15) Following drainage, the affected goat should be isolated from other goats until healing is well-progressed. The wound should be irrigated initially and on a daily basis with an antiseptic solution such as chlorhexidine (''Nolvasan'') diluted 1:10 in hydrogen peroxide. Intramuscular application of penicillin - streptomycin on a daily basis for at least 3 days can minimize complications and continued shedding of the organism. Because of the presence of veins, nerves, arteries, esophagus, and glands in the throat region, abscesses in this area may require professional assistance in lancing. ''Throatlatch'' abscesses are especially serious and endanger the life of the affected individual.
16) Once established in a herd, caseous lymphadenitis is difficult to eliminate. Even goats in which abscesses are properly lanced and treated will often have recurrences, and environmental contamination leads to infection of kids. To remove caseous lymphadenitis as a herd problem, it is best to cull chronically affected goats. Kids should be separated from infected does at birth, given colostrum from clean does, and raised in a clean area on ''clean'' milk or replacer. Some experienced goat people have recommended the administration of bacterins made from C. ovis isolates from the herd in question but this practice remains controversial since no clearly definitive scientific studies have been made. Dr. Sam Guss, the eminent goat veterinarian, recommends initial application of an autogenous bacterin at 3 weeks of age, a second dose at 5 weeks of age, and booster doses at 3 to 6 month intervals thereafter. Lastly, the importance of cleaning and disinfecting premises before repopulation must be emphasized.
17) A bacterin is a young broth culture of C. ovis which has been inactivated with a dilute formalin solution. In this way the organism and its exotoxin are destroyed while the constituents which serve to stimulate the immune response are still active. Bacterins in theory should cause previously unexposed animals to more effectively resist natural infection or infected animals to more readily purge themselves of infection. The difficulty with C. ovis is that infected goats seem to have the ability to wall-off the organism temporarily but mobilize an immune response inadequate to effectively destroy it. Accordingly, recurrent abscessation is common.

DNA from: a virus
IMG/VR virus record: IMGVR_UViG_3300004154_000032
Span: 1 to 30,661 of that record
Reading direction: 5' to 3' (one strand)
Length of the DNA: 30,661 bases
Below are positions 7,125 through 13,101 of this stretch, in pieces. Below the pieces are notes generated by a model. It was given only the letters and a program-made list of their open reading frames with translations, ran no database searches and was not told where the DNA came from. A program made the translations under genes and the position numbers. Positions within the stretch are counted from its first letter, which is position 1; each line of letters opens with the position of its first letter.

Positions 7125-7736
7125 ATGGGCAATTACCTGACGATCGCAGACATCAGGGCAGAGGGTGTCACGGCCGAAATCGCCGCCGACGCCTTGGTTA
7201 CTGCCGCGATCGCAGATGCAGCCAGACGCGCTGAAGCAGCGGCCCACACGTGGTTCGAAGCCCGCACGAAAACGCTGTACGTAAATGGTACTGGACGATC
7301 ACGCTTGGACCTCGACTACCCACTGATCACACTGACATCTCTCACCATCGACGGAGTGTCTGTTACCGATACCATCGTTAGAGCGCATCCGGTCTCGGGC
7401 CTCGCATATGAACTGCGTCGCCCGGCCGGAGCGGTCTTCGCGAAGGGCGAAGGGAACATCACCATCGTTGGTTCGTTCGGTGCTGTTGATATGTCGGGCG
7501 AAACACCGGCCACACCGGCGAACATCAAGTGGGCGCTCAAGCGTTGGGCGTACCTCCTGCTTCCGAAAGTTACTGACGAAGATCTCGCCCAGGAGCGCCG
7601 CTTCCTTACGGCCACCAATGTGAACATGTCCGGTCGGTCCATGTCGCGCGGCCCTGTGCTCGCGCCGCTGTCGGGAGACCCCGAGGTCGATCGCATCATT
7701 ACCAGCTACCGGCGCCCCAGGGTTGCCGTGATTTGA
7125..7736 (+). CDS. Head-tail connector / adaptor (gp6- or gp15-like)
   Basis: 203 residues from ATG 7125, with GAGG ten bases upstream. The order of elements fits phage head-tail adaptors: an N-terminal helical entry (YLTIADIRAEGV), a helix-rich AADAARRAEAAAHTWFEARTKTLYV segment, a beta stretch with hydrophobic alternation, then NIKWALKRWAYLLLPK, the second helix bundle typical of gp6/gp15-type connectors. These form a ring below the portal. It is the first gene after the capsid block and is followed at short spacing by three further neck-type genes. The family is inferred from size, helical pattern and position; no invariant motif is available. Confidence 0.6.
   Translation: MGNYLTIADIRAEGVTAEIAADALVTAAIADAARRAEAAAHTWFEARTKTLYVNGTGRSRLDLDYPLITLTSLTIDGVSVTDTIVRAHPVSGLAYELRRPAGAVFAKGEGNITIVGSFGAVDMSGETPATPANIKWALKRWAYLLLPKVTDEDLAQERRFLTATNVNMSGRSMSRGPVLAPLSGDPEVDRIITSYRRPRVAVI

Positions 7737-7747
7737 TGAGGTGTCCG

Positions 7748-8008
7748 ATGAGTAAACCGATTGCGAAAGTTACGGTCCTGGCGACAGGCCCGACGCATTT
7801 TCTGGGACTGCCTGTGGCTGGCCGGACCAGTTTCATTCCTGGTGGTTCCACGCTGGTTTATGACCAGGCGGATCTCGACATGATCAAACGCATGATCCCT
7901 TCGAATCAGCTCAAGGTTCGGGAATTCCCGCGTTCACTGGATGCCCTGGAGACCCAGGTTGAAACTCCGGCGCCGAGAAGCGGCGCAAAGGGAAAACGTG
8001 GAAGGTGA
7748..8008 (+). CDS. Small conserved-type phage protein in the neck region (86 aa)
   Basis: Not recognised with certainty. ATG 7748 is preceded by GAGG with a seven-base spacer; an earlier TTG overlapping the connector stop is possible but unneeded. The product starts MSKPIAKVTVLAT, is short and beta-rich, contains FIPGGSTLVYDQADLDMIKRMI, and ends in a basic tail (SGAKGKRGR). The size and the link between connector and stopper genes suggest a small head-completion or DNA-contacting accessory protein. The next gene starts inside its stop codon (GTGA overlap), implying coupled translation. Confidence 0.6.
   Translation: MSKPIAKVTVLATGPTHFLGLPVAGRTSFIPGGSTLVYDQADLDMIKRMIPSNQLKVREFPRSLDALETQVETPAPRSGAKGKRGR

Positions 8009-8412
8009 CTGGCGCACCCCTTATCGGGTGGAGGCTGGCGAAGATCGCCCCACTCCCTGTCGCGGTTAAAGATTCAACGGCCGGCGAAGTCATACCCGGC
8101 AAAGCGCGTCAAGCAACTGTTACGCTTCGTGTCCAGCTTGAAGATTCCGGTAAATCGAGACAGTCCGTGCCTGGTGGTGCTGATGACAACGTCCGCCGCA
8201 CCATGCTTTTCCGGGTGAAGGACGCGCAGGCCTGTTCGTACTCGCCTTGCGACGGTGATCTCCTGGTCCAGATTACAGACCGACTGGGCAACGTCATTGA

18) Bacteria other than C. ovis may be responsible for abscessation as a result of contamination of lacerations or punctures. These are usually associated with poor sanitation. Corynebacterium pyogenes is frequently responsible for abscesses containing yellowish pus of a mayonnaise consistency. Streptococci often produce a watery discharge while staphylococci cause a creamy exudate. Although the nature of the pus can give clues to the cause of a particular abscess, only laboratory cultural methods can give definite information. Commercial bacterins against C. pyogenes and Pasteurella species are available and have been used prophylactically against pneumonia (which often accompanies the stress of shipping) and even against caseous lymphadenitis. Varying degrees of success have accompanied their use but, again, their real value is not well-established.
19) Pinkeye Infectious keratoconjunctivitis or pinkeye is a disease which usually appears in hot dry weather and is spread by close contact and flies. The cause is not definitely established in goats but rickettsia are believed to be involved in some cases and mycoplasma in others. The eyes are afflicted with excessive tearing, reddened mucous membranes, then a white discoloration of the cornea which obscures vision. In severe cases the cornea ulcerates and loss of the eye may result. In most cases, when the goats are protected from sunlight and given good nursing care, recovery is usual. Nevertheless, all goats, even those not affected, should be treated with broad spectrum antibiotic ophthalmic powders or ointments to minimize the spread of infection. Resistant carrier animals may serve as the source of the organism when dry, dusty, sunny days predispose a herd to the disease.
About the author: Extension Goat Handbook - This material was contributed from collections at the National Agricultural
Library. However, users should direct all inquires about the contents to
authors or originating agencies.|
J. M. Gaskin; U. of Florida, Gainesville
S. B. Guss; Pennsylvania State U., Unversity Park.